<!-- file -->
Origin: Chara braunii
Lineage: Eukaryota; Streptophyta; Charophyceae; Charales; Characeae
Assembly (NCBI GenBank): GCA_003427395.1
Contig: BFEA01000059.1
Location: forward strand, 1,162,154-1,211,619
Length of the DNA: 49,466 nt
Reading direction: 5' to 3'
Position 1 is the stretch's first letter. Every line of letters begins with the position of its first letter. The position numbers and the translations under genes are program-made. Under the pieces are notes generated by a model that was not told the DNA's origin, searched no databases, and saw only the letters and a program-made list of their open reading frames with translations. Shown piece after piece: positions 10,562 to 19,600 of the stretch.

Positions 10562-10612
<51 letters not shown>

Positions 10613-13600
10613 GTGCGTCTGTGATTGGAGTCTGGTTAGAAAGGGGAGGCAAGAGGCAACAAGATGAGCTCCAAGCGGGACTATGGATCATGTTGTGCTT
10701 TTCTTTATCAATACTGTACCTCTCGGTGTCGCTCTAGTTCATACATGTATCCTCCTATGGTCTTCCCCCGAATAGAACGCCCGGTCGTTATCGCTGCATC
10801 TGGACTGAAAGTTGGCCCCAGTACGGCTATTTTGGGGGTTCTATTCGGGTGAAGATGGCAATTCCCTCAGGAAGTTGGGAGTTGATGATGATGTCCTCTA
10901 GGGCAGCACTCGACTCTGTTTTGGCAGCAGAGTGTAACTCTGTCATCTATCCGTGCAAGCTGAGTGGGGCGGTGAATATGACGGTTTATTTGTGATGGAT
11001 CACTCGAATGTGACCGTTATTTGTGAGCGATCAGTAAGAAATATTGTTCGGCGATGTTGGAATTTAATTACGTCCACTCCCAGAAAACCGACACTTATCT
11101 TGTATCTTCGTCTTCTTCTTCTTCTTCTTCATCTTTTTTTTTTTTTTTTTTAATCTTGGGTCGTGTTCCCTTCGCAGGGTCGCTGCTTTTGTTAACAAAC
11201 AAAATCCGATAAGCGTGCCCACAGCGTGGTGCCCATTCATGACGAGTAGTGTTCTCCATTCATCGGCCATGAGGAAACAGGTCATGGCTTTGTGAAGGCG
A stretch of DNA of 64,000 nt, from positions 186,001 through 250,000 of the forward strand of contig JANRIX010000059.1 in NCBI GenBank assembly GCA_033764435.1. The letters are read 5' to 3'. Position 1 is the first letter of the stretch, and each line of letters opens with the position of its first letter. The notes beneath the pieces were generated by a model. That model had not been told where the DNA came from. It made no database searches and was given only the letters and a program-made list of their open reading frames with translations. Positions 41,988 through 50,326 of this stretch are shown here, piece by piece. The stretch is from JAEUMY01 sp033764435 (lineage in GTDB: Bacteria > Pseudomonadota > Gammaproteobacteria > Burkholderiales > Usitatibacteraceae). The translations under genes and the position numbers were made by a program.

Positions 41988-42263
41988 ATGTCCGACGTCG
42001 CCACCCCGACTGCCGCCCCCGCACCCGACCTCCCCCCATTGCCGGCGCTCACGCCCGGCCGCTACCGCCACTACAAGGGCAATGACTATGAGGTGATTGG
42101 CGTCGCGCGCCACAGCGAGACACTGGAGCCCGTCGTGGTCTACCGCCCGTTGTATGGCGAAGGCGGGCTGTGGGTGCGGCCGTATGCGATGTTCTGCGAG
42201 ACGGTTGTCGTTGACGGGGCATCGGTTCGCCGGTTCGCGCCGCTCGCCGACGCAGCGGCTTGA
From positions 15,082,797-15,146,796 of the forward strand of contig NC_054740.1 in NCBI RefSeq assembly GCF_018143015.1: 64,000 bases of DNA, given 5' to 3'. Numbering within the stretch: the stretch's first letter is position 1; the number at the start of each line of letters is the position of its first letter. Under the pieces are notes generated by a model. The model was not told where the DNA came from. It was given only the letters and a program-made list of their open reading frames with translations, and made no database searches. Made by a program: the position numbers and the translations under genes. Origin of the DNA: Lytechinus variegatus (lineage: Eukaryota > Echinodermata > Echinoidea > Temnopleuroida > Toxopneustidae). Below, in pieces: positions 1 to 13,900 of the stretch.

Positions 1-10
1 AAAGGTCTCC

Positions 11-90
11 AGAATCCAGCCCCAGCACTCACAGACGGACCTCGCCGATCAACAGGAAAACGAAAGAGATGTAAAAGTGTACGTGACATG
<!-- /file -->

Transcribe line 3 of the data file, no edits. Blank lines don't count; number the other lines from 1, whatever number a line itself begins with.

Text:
Assembly (NCBI GenBank): GCA_003427395.1